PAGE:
security mechanisms such as cryptography and digital signatures, as a means of
dumping on their customers many of the transaction risks that they previously
bore themselves in the days of cheque-based and even telephone banking.
the Internet looks at the incentives facing virus writers,
software vendors and computer users. Its author Douglas Barnes asks
what policy initiatives might make computers less liable to infection.
Psychology and Sociology of Security by Andrew Odlyzko discusses a
number of ways in which cultural factors undermine the formal
assumptions underlying many security systems, and gives some insights
from evolutionary psychology; for example, we have specialised neural
circuits to detect cheating in social situations.
- Adverse Selection
in Online 'Trust' Certifications by Ben Edelman shows that websites with
the Trust-e seal of approval are much
more likely to be malicious than uncertified websites. Crooks have a greater
incentive to buy certification than honest merchants, so if the vetting
process isn't strict enough your certification scheme can easily end up
certifying the reverse of what it seems to.
- Economics of
Malware: Security Decisions, Incentives and Externalities is an OECD survey
of the misaligned incentives that drive the malware business, as perceived by
multiple stakeholders. It was published together with another survey on
malware prepared by the members of the OECD Working Party on Information
Security and Privacy (WPISP)
Economics of Privacy
See also Alessandro
Acquisti's privacy economics page.
- Towards a
positive theory of privacy law argues that the politics of privacy are
difficult because the economics are too. Markets can have a pooling equilibrium
(where everyone agrees on privacy) but when this breaks you may move to a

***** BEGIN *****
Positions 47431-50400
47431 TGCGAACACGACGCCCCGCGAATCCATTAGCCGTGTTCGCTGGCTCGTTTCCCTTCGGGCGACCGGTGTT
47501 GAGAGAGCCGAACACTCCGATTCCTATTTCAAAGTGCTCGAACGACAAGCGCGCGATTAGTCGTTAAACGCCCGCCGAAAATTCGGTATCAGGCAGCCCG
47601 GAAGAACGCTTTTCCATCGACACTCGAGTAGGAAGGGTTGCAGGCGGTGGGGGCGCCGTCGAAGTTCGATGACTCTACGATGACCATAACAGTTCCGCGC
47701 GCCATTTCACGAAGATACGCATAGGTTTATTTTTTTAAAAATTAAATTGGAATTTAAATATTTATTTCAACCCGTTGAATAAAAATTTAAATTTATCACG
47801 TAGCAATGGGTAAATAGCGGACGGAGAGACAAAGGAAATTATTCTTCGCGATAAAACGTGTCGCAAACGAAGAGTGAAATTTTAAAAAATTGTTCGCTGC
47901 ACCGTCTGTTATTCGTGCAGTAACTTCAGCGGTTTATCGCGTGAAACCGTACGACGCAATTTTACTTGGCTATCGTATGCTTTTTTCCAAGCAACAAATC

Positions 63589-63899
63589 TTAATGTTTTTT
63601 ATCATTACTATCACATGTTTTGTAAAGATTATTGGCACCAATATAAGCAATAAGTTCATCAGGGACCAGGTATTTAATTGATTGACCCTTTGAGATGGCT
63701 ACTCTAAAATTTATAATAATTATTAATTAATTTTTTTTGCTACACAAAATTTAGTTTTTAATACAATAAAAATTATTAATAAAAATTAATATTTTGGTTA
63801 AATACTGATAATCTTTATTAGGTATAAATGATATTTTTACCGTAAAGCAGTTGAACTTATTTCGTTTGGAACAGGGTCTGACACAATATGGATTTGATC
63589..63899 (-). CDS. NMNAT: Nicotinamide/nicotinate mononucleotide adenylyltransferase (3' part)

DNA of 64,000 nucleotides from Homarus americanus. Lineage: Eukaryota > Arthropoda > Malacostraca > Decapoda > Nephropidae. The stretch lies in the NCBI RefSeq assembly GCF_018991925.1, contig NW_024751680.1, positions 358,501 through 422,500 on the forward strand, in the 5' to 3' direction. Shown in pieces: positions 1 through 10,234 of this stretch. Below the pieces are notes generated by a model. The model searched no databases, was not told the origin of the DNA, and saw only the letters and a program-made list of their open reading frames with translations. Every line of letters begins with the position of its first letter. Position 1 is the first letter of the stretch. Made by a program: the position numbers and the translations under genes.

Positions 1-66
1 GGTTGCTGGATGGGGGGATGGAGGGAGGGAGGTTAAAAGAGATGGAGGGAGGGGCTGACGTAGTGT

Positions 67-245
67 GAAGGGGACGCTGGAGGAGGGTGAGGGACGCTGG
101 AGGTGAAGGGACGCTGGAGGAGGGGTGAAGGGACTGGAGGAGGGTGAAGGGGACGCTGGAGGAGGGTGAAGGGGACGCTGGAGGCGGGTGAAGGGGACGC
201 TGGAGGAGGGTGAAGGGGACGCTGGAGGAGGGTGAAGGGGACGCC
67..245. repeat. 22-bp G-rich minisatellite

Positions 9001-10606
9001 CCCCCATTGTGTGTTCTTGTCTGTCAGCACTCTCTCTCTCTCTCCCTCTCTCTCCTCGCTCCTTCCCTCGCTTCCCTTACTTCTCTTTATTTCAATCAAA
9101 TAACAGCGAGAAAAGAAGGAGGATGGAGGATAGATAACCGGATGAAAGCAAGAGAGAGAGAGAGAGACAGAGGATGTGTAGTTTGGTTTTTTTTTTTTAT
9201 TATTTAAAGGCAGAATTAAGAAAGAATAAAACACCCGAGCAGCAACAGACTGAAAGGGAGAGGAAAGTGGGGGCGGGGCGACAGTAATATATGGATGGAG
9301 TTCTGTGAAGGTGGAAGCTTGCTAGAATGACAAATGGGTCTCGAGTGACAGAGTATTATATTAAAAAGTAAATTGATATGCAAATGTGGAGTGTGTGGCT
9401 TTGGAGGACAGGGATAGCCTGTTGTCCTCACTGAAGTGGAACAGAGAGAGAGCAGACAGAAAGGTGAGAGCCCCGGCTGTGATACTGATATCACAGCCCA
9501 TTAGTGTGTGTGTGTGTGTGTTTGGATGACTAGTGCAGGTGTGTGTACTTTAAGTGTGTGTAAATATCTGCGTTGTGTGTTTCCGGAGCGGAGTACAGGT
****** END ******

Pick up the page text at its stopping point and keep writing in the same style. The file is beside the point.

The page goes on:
separating equilibrium where people prefer disclosure to prove they have not too
much to hide. Discrimination can work in unexpected ways; for example, many
African-Americans favour criminal record disclosure as without it an employer
may fear you're one of the 30% who's been in jail; so a total lack of privacy
may favour the other 70%. in the marketplace in general, privacy laws tend to
shift surplus from firms (who are few and organised) to the richer consumers
(who are less so). But sophisticated consumers (who can game the system to some
extent) may benefit from separating rather than pooling equilibria, and such
people may also be more active politically. Political activists tend to be
extraverts. So for a mix of market and behavioural reasons, legislatures may
provide less than the socially optimal level of privacy. General-purpose privacy
laws (as in Europe) can help, as they may prevent markets unravelling into
separating equalibria in the first place.
- The question Is Patient
Data Better Protected in Competitive Healthcare Markets? has a negative
answer; US cities with competitive as opposed to monopoly hospital provision
have more data breach reports, suggesting that patients undervalue security as
it's less visible than other hospital attributes.
Resources, Capabilities and Cultural Values: Links to Security Performance and
Compliance finds strong correlations between functional capabilities
(prevention and audit) and compliance in the healthcare industry, but not with
security: the better the audit, the worst the security! Similarly, when the
authors looked at cultural aspects, they found that collaboration was correlated
positively with compliance but not with security.
- Miguel Malheiros asks Would You
Sell Your Mother‘s Data? reasoning that the amount of data people will
disclose should depend on the reason for the request as well as the
sensitivity; they found that disclosure was inversely correlated with
sensitivity but that explanations made no difference. They conclude that TV
license and council tax payment history might be usable for applicants with
‘thin’ credit histories, but indices of social capital may not be.
- The privacy
economics of voluntary over-disclosure in Web forms investigates why people
volunteer more information than they need to online; one factor is self-esteem,
of "being a good person". But mandating some fields, especially sensitive ones,
reduces voluntary over-disclosure on others.
Privacy Landscape: Product Differentiation on Data Collection by Sören
Preibusch and Joe Bonneau tests the hypotheses that web sites differentiate on
privacy (H1); sites offering free services differentiate less (H2); that sites
which differentiate can charge cheaper prices (H3); and that monopolists are
less privacy friendly (H4). They looked at 130 web sites in three service and
two goods categories, plus ten monopolies. H1, H2 and H4 are supported but H3
isn't; in fact it's the other way round, with the more privacy-friendly sites